arc of light over pantheon doorwayThe Pantheon at 1 PM on September 4 - the light from the oculus forms an arc over the doorway.

Depending on the time of year, the light beam will be higher or lower. In the middle of the day the light beam will shine straight down.

In winter, the light beam will be moving very close to the top of the dome as the sun is low in the sky.

In summer, the light beam moves closer to the bottom of the dome, even along the walls, as the sun is higher in the sky.

Here are some very special days of the year not to miss if you want to see a fascinating phenomenon inside the Pantheon, either at 12 noon or at 1pm:

  • April 7, noon - the arc of light surrounds the doorway
  • April 21 (Rome's birthday), noon - the light aligns with the doorway and pours outside
  • Days on or near the summer solstice when the light shines straight down to the floor
  • September 4, 1 PM - the arc of light surrounds the doorway
  • September 23 - the light aligns with the door slightly above it

Can you visit the Pantheon at night?

The Pantheon is one of the most beautiful monuments to see at night, even if only from the outside.

pantheon at nightPiazza della Rotonda and the Pantheon are beautiful to see at night.

But because of its opening hours, if you are here in winter, you can visit the Pantheon inside while it’s dark out.

It’s quite a special experience.

pantheon oculus nightAt night, you can see the dark sky through the oculus of the Pantheon.
pantheon at night inside looking outWhen you visit the Pantheon at night in winter, the darkness outside creates an ethereal atmosphere.

How long does it take to visit? What is a visit inside like?

The entire visit, including any standing in line you may have to do, should take under an hour.

people waiting in line outside pantheonThis is the line of people waiting to go inside the Rome Pantheon on a rainy November day.

A simple non-stop leisurely stroll around the inside of the Roman Pantheon takes approximately ten minutes.

Make sure to give yourself plenty of time to enjoy the square, the fountain, and the view of the Pantheon from the front and sides.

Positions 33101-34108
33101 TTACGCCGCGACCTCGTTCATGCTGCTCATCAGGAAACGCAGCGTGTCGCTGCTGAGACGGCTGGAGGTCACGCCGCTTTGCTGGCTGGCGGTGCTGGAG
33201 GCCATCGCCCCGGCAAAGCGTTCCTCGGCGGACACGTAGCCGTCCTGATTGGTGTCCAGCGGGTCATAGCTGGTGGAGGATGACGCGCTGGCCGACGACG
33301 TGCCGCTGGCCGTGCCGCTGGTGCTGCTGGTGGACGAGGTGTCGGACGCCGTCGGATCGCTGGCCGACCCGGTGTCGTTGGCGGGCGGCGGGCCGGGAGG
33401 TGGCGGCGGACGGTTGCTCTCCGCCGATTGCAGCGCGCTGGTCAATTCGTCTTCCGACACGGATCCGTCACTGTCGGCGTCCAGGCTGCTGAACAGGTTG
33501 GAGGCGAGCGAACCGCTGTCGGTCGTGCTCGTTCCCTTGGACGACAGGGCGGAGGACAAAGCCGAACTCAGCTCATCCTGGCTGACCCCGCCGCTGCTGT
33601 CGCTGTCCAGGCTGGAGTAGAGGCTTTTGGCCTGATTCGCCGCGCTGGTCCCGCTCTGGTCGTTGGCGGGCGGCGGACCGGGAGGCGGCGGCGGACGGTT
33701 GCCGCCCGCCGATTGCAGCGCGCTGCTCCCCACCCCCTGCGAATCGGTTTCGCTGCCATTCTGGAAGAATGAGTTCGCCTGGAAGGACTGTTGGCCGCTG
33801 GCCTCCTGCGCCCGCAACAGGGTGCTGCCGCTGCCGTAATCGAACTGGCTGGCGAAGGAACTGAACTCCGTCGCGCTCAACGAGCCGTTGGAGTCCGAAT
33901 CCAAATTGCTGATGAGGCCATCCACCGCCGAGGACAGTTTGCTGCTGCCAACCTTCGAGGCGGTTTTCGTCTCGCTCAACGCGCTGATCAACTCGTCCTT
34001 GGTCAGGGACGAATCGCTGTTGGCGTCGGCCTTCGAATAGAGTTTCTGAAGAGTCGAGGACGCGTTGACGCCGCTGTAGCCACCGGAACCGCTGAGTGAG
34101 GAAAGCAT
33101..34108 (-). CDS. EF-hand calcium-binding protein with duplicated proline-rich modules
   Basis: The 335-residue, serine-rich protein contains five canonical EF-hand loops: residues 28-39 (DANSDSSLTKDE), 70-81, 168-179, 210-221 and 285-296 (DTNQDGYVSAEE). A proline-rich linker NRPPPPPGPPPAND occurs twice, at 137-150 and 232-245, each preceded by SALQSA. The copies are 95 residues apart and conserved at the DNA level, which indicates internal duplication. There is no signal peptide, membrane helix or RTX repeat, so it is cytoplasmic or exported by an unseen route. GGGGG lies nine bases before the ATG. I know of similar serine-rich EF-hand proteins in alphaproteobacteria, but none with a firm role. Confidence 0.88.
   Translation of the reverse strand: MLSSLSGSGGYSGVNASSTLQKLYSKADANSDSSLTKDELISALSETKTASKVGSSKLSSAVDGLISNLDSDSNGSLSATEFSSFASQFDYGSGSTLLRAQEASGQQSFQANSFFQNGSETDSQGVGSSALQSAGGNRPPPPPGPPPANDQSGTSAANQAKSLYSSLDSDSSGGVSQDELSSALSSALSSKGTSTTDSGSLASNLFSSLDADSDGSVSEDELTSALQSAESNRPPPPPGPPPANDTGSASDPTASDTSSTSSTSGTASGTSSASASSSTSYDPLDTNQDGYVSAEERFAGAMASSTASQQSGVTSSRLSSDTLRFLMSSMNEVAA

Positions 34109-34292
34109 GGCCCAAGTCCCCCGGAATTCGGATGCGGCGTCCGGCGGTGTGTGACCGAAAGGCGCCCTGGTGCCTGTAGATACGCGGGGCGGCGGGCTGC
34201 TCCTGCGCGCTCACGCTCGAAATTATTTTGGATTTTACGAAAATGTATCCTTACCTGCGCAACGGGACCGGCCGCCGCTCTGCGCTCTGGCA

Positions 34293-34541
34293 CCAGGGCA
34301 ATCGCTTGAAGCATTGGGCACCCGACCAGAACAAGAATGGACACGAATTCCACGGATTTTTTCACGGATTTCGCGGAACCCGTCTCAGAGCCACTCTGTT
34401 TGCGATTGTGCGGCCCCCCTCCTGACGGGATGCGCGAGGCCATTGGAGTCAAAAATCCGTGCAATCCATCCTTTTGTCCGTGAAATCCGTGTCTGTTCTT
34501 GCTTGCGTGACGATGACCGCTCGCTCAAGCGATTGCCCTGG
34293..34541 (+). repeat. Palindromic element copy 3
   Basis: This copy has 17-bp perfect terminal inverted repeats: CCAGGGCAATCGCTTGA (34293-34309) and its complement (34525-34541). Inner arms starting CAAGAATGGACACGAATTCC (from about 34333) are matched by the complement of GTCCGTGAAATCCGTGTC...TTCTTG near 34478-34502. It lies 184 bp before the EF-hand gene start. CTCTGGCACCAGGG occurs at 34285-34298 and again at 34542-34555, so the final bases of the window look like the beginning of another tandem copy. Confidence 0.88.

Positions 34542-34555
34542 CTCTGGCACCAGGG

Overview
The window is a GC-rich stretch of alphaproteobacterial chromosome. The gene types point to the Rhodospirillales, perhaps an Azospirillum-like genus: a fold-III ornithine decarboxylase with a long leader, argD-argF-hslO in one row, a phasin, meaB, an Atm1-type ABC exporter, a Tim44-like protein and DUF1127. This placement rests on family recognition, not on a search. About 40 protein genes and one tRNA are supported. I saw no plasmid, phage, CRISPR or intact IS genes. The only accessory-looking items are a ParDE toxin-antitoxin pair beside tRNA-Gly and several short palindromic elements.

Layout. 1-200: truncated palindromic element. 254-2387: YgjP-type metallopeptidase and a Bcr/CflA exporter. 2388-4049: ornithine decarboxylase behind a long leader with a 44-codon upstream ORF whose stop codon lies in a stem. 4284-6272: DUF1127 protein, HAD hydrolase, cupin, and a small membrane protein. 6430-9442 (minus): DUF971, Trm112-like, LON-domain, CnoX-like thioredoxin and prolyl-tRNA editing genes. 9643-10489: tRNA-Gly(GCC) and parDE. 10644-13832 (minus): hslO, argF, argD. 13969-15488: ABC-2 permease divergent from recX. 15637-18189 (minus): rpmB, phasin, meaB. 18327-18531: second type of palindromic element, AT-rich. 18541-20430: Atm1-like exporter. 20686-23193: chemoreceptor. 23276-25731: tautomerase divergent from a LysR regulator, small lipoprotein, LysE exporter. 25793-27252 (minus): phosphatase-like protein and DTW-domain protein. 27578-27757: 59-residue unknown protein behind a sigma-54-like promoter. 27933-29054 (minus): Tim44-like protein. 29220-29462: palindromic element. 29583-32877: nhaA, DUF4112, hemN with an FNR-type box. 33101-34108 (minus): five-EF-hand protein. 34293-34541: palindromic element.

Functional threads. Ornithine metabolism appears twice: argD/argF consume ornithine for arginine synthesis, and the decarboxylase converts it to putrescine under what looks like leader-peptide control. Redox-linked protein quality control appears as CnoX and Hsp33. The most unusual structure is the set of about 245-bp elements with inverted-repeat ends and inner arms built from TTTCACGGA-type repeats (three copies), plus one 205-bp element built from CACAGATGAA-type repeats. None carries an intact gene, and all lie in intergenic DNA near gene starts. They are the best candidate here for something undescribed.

pantheon floorThe new way to visit the Rome Pantheon means you will go around the edges. The center is off-limits.

You will enter on one side and then walk around the sides of the Rome Pantheon.

The center is off limits (which means you get to really see and admire the beautiful floor, which is the original floor from Ancient Rome!)

Once inside, you do not have to go at a specific pace. You are welcome to stand and look around and take photos.

You will leave through the same door where you came in (which is, in fact, the only door to the Roman Pantheon.)

Is there a dress code to enter the Roman Pantheon?

The Pantheon is a church and so, as with churches around Rome and Italy, you should dress appropriately to enter.

This means having covered knees, shoulders, and midriffs.

There is no problem entering a church, even Saint Peter's Basilica, in casual attire, as long as it's modest.

You are welcome to wear jeans, sandals, t-shirts, etc.

dress code for pantheonRules for dressing properly when entering a church in Italy.

The question may be, will you be allowed to enter the Pantheon if you are not appropriately dressed?

The answer is, "maybe."

Over the years, and especially recently, I have seen many a visitor with bare shoulders or short-shorts turned away and not allowed to enter the Pantheon.

This rule is especially enforced at the Vatican and Vatican Museums.

No matter what season you visit Rome, here are 4 things never to leave at home:

Disclosure: If you make a purchase through a link on this page, I may receive a small commission - at no extra cost to you. Thank you for supporting my site!

At the Roman Pantheon, as with many other churches around Rome, you may or may not find the rule enforced. 

To be on the safe side, when sight-seeing in Rome, consider the fact that you may want to visit a church and thus, would want to be properly dressed.

In summer, this can be daunting, which is why I suggest always walking around with a scarf.

In summer, other good options include knee-length skirts/dresses/capri pants/shorts, or hiking pants with removable legs that convert to shorts.

Click here to visit my page about what to pack for Rome.